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As a former preschool teacher, Adrienne Matthias, Start Early Washington Home Visiting Training Manager has always believed in the power of early connections with families. While teaching in Korea in her twenties, she recognized that the most powerful way to reach children was through the parents and caregivers who really had the strongest relationship with them. This awareness of the opportunities to create healthy relationships early on is what eventually led her to home visiting.

Planting the Seeds for Early Intervention

Back in the U.S. teaching preschool, the idea of connecting with families as early as possible became more important to Adrienne, strengthening her view that all parents need support during those first critical years of a child’s life. This led Adrienne to training as a home visitor, because as she sees it, home visiting provides an important resource, partnering with parents in ways that differ from a traditional classroom setting. Home visitors can support parents, building their confidence and providing tools and emotional support during the critical early days of parenting.

It’s not just about watching this child develop, it’s about watching the parent develop and step into their parenting with the knowledge to be able to advocate for their children and see themselves as good, worthy parents.

Adrienne Matthias, Start Early Washington Home Visiting Training Manager
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A Journey to Infant and Toddler Mental Health

As she became a program manager, Adrienne found new meaning in working with home visitors and parent educators through reflective supervision, making time for them to slow down and think more deeply about their practice. By shifting the focus to the home visitor and their needs, it could have significant impact on the delivery of services to families. Adrienne felt a growing desire to learn learning more about infant and toddler mental health, which led her to the Infant Toddler Mental Health certificate program and Portland State University’s Early Childhood Inclusive Education Master’s Degree. Drawn in by the school’s strengths-based and collaborative approach, and infant mental health classes’ exploration of the dynamic between parent-child or caregiver-child relationship in particular, the program reinforced her beliefs of how these interactions profoundly shape a child’s development while impacting the parent’s journey. One that Adrienne sees as a delicate dance that requires understanding, empathy, and advocacy.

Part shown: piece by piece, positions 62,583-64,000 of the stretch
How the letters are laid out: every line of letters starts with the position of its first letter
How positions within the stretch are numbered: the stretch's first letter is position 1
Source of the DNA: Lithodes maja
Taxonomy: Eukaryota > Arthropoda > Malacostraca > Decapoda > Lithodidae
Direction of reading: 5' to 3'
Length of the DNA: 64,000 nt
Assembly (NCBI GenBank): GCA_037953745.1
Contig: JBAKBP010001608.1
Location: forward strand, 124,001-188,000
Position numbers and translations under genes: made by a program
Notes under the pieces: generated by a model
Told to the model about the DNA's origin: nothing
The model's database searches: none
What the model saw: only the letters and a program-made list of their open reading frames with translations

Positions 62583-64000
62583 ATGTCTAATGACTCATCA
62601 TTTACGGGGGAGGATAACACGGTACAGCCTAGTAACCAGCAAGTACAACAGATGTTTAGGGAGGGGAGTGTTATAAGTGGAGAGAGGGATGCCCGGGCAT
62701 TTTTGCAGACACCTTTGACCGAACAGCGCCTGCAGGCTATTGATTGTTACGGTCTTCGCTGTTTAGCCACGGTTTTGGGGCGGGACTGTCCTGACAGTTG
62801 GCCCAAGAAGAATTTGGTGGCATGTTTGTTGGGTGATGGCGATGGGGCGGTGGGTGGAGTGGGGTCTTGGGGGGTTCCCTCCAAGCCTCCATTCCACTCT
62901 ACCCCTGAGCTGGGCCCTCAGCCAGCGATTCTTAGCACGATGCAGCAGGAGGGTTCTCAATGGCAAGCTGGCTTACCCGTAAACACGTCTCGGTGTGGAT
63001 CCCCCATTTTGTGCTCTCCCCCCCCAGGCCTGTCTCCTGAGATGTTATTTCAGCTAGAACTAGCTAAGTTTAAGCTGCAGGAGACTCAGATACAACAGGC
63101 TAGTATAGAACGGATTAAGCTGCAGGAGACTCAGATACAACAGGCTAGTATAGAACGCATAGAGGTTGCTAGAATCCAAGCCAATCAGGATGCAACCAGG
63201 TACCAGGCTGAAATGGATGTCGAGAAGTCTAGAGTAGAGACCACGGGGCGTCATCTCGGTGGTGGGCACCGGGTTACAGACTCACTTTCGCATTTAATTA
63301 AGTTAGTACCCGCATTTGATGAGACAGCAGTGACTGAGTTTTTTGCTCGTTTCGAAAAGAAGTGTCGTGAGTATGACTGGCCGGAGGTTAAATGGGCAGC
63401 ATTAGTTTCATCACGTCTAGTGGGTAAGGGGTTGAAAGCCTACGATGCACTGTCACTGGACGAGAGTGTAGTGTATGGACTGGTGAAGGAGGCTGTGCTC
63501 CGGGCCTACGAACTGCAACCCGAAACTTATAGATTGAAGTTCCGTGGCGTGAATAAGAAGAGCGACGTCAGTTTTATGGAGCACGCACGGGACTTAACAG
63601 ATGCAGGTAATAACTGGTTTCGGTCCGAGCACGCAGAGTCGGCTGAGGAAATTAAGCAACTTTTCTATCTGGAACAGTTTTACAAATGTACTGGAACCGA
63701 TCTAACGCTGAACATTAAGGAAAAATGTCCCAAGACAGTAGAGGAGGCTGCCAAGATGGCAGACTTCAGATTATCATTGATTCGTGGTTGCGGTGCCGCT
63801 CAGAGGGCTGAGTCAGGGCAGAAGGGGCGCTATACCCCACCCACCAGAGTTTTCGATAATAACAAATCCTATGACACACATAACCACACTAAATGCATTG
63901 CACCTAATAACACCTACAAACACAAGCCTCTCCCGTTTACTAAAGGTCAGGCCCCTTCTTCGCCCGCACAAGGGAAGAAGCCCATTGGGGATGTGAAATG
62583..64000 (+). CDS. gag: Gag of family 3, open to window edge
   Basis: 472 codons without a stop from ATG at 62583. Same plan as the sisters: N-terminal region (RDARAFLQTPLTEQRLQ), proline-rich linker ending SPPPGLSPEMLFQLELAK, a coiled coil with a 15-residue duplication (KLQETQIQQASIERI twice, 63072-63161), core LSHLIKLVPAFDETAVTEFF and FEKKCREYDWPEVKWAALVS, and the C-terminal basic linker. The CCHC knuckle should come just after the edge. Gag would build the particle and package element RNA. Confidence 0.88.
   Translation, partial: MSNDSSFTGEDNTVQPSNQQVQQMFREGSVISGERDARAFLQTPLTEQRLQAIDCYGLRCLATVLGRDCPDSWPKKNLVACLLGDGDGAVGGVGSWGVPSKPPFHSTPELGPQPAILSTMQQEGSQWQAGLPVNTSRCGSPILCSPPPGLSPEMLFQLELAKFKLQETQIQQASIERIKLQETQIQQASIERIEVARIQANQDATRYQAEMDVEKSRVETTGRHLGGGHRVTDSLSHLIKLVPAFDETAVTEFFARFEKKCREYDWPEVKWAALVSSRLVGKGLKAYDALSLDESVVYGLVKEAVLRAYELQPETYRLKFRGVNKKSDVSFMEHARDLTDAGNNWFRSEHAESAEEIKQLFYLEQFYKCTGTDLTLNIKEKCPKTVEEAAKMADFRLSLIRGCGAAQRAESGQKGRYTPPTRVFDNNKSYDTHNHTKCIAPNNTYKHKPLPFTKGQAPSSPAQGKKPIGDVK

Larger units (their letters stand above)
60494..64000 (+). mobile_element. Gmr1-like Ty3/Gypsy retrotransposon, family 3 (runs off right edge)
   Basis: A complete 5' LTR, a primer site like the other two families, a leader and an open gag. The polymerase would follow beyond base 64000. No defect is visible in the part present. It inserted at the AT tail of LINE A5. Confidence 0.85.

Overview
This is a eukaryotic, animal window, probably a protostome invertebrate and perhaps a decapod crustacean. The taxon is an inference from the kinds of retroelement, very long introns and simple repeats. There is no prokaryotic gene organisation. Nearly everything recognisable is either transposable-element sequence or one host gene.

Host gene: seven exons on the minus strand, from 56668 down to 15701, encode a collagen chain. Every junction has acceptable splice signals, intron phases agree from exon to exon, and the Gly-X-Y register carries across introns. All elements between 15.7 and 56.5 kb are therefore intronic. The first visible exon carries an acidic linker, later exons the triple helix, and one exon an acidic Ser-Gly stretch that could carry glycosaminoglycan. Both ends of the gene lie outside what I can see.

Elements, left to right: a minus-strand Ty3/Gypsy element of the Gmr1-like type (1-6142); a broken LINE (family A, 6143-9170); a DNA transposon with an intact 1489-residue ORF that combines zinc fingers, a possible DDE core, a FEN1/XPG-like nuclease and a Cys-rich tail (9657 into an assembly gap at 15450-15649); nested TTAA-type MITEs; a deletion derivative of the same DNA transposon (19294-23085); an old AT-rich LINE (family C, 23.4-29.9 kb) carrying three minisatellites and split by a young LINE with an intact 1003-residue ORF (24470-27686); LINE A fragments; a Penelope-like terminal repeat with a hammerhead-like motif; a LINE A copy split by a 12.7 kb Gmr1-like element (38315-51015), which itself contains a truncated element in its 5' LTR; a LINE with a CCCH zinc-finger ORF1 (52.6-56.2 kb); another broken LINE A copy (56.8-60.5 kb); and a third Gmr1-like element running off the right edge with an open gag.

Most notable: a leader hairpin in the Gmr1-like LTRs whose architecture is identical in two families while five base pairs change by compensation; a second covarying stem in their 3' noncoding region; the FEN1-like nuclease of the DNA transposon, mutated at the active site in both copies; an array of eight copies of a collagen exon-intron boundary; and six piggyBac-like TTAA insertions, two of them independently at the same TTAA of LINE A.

The Dance of Parenting

As Adrienne shared, mothers, in particular, often struggle with self-doubt when it comes to parenting. “We tend to focus on our perceived shortcomings rather than celebrating our strengths. Home visiting that supports infant and maternal mental health can step in to bridge this gap. By supporting parents, we empower them to build strong attachment relationships. It’s not just about the child’s growth it’s about the parents’ growth too, and as home visitors, we can be a part of facilitating this transformation firsthand.”

Unseen Impact

Home visitors rarely know the full impact of their work. However, home visitors all have stories that demonstrate the power of the program to support families. Adrienne shares one story of a distressed mother who truly believed she couldn’t handle parenting. Her daughter’s tantrum at a bouncy house left her feeling inadequate and unequipped. By exploring the mother’s strengths, emphasizing and reminding her of the effort she put into creating enriching experiences for her child, despite the challenges of the moment, she was able to recognize that she had persevered through the challenge, and she was able to do it because she knew it was beneficial for her child. Leaning into the strengths-based aspects of the interaction and being able to normalize these emotional moments helps parents recognize their worth.

There are hard things all the time, and it doesn’t mean that you ignore them. The strengths-based approach is how you humanize them and how you hold people in your mind, how you treat people because you are holding them fully as people. That is the most important thing to remember.

Adrienne Matthias, Start Early Washington Home Visiting Training Manager
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The Luxury of Strengths-Based Approaches